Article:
Monday, April 14, 2003

Green Arrow #23 - A Review

Written by: Ben Raab
Penciled by: Charlie Adlard
Inked by: Charlie Adlard
Colored by: Titjana Wood
Lettered by: Jack Morelli
Editor: Bob Schreck
Publisher: DC Comics

A while back, I expressed some concerns about how this mini-series might turn out. I spoke of how a traditional Green Lantern/Green Arrow team-up story would be folly since Kyle Rayner and Oliver Queen are too similar as personalities to have the same conflicts as Hal Jordan and Ollie or even Kyle and Connor Hawke during their many groupings. Silly me, being so unique myself, forgot that often times having to work with someone who is very much like you can be more annoying than dealing with your total opposite. And that is what happens at the very end of this story.

In two acts, in which we are introduced to Green Arrow (Oliver Queen) and Green Lantern (Kyle Rayner) as they both discover something rotten in the state of Denmark. Oliver Queen is just about to confront the gang who made him look like foolish in front of the police earlier when he finds that a grinning Kyle Rayner has already captured them. Kyle then smugly asks if Ollie wants to do a team-up and “stick it to the fat-cats”.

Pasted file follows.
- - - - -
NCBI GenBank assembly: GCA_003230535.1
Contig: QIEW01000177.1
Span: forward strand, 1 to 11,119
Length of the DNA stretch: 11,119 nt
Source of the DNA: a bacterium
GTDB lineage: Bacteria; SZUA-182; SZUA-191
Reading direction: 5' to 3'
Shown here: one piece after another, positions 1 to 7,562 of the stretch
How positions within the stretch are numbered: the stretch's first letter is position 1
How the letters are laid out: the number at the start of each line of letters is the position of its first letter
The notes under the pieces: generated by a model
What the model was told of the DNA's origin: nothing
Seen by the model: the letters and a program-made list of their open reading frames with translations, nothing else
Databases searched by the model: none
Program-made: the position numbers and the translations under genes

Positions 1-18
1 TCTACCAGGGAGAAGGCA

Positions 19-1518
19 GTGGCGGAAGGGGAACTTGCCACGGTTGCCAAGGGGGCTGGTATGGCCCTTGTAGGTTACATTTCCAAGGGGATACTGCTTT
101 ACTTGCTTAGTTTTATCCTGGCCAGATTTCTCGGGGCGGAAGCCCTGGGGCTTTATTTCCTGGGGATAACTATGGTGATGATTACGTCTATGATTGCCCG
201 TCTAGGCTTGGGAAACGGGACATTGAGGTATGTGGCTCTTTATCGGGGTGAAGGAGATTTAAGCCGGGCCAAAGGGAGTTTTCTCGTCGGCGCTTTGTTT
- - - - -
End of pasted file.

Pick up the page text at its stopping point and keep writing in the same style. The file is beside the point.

Now, my first reaction was that Kyle was being a major jerk, sarcastic and flippant as he is. And then I remembered that the last time he and Ollie did meet that Ollie pranked him big time and stole something off the JLA Watchtower right under Kyle’s nose (See GA #19 for that tale) . More than that, he gave Kyle an apparently faked speech about respecting him, but being uncomfortable because he reminded him of his own advancing years.

Now when you consider that, its more than natural for Kyle to be a little ticked off about having to deal with Ollie and wanting to show him up in his own home town. It is just as natural for Ollie to be fiercely territorial, unlikely to put up with being called an “old-man” and ready to punch Kyle’s lights out the minute he gets any lip. Passable conflict achieved and the premise of this new Hard-Traveling Heroes story established.

The art lends to this feeling of things not belonging. Adlard’s style emphasizes shadows and detail, which lends itself well to the first part of the book where Green Arrow is tackling a group of drug dealers. It also serves to make the light generating Green Lantern look all the more powerful in the second act, where he glows in a dark nightclub and evening sky. Finally, in the third part, it makes Kyle look all the more out of place in Star City; so as he pushes into Oliver’s territory, so does he appear to have pushed his way into this book from the brighter pages of Dale Eaglesham.

Of course the book does have a few flaws. Devout a Green Arrow fan as I am, even I have trouble believing the chain of events in the first part where Oliver Queen manages to disable three cars fleeing the scene of a crime, while seemingly perusing on foot. And as nitpicky as this is, I can’t ever see Green Arrow saying “Uh-oh” after trying to anger someone enough into starting a fight. Still, this book hits the target more often than not (ah… sly archery humor) and I am looking forward to Part Two in Green Lantern #162 next week

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